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Florida Probate

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Florida Probate

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Better understanding of what probate is, how it works, and what steps you can take to influence, it is important if you intend on creating a comprehensive estate plan. Learn more about Florida probate in this presentation.

Better understanding of what probate is, how it works, and what steps you can take to influence, it is important if you intend on creating a comprehensive estate plan. Learn more about Florida probate in this presentation.

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Florida Probate

  1. 1. fr FLORIDA PROBATE (PART 1) Better Understanding of What Probate Is, How it Works, and What Steps you Can Take to Influence, It Is Important if you Intend on Creating A Comprehensive Estate Plan ROBERT J. KULAS FLORIDA ESTATE AND MEDICAID PLANNING ATTORNEY
  2. 2. Florida Probate: Part 1 www.kulaslaw.com 2 After you begin the estate planning process, you will be exposed to a lot of terms and concepts with which you may have little familiarity. One of these concepts is the idea of probate. Probate is a legal process, one that takes place after a person has died and left behind property in the state of Florida. Getting a better understanding of what probate is, how it works, and what steps you can take to influence it is important if you intend on creating a comprehensive estate plan. WHAT IS PROBATE? Probate is a set of rules and procedures. The process takes place in front of a special kind of court, known as a probate court. Probate courts are responsible for hearing any case that arises out of state probate laws, which are sometimes referred to as the probate code. Probate courts hear a variety of cases, but most of the time they hear cases involving someone who has passed away and left behind property. To get a better understanding of probate, we might look at a typical case. Let’s say someone dies in the state of Florida. That person, who we shall call a decedent, left behind some real estate, investments, personal property, as well as several children, grandchildren, and other living relatives. ●●● Probate courts are responsible for hearing any case that arises out of state probate laws, which are sometimes referred to as the probate code. ●●●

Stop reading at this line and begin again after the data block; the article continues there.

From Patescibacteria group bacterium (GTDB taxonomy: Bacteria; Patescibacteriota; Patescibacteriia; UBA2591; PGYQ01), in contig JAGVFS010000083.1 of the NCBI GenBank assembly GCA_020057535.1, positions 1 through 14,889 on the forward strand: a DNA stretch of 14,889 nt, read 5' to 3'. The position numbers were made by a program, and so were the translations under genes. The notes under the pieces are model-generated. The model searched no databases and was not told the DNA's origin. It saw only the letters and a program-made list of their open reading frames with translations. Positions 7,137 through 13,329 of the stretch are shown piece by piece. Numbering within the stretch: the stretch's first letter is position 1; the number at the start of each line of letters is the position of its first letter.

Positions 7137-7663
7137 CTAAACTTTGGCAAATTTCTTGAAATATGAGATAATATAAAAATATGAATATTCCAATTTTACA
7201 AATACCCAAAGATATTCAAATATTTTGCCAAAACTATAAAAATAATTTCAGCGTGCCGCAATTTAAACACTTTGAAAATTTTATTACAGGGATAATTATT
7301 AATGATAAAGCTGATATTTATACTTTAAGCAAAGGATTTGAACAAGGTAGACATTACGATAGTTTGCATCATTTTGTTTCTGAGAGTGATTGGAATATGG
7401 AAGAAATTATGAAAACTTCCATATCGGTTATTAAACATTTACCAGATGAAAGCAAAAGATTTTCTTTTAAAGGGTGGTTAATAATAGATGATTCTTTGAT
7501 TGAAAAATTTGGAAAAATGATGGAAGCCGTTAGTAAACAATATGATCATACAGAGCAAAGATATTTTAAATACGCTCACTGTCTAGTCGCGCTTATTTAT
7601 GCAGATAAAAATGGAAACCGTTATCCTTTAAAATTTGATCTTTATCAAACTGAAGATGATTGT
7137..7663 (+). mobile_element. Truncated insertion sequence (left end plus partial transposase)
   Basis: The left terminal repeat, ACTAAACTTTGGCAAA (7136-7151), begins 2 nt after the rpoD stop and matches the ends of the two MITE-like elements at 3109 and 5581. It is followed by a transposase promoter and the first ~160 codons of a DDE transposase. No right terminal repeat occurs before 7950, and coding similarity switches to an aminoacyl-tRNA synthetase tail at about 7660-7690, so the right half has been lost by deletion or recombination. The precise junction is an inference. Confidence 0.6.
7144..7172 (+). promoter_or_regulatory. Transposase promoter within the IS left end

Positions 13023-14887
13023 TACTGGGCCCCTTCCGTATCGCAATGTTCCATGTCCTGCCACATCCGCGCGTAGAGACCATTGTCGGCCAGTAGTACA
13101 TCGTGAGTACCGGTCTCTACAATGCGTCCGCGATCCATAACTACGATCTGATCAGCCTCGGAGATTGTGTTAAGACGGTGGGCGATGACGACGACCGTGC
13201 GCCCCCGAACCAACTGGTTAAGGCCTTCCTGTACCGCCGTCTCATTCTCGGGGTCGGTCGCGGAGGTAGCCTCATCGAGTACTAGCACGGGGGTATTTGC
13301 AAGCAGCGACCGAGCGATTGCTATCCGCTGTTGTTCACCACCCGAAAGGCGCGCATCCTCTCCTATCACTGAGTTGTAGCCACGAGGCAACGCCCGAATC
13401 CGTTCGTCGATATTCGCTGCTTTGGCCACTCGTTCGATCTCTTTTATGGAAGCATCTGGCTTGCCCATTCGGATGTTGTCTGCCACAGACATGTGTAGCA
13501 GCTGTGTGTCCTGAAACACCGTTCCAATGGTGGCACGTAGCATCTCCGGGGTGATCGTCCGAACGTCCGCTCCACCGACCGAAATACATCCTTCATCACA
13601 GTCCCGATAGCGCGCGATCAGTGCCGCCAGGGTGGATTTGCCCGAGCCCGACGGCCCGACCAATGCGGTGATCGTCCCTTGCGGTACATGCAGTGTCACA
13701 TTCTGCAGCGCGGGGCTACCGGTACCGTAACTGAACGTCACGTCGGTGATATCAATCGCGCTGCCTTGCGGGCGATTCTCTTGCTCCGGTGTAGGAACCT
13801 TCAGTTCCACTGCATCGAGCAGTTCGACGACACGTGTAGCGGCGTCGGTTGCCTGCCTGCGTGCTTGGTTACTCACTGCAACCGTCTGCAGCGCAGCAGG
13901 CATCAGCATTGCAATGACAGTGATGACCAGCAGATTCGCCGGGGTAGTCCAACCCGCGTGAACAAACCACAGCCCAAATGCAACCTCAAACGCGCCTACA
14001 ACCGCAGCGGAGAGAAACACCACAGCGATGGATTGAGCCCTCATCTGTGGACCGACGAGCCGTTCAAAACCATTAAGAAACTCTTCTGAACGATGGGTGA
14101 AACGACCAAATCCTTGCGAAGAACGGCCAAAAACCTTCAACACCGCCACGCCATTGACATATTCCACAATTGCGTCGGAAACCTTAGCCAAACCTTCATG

3. 3. Florida Probate: Part 1 www.kulaslaw.com 3 Now that the decedent has died, several natural questions arise. Who will take over that person’s property? Who gets to inherit it? Who will determine what the decedent owned, and whether the decedent left behind any debts that still need to be paid? Who will have to pay those estate debts? Who is responsible for answering all these questions? In most situations in which this kind of case arises, the court will have to appoint someone to begin managing all the property and affairs left behind by the decedent. That collection of property and other legal issues left behind is called an estate. The person the court appoints to manage this estate is known as an estate administrator, personal representative, or an executor. In types of cases, the probate court serves as a supervisor. The administrator will have the primary responsibility of managing the estate and answering the important estate questions, while the court will be there to make sure that the administrator acts properly. Should any disputes or legal conflicts arise out of the administration of the estate, it is the probate court’s responsibility to hear arguments and make a legal ruling.
  4. 4. Florida Probate: Part 1 www.kulaslaw.com 4 WHAT IS PROBATING AN ESTATE? In the example we’ve been using, the estate administrator is primarily responsible for the probate process. This is often referred to as probating the estate or settling the estate. The estate settlement process involves numerous different steps, each of which has to happen in a particular order. For example, probate cases begin when someone goes to the probate court and asks the court to open a new estate. After receiving this petition and opening a new case, the court will then decide who should serve as the estate administrator. In most situations, the person who submits the new petition to the probate court will ask the court to name that person as the administrator. However, this isn’t always the case. For example, if the decedent left behind a last will and testament, the decedent will likely have chosen someone who will act as an executor. As long as the will is legally valid, the court will name this person as the executor of the estate.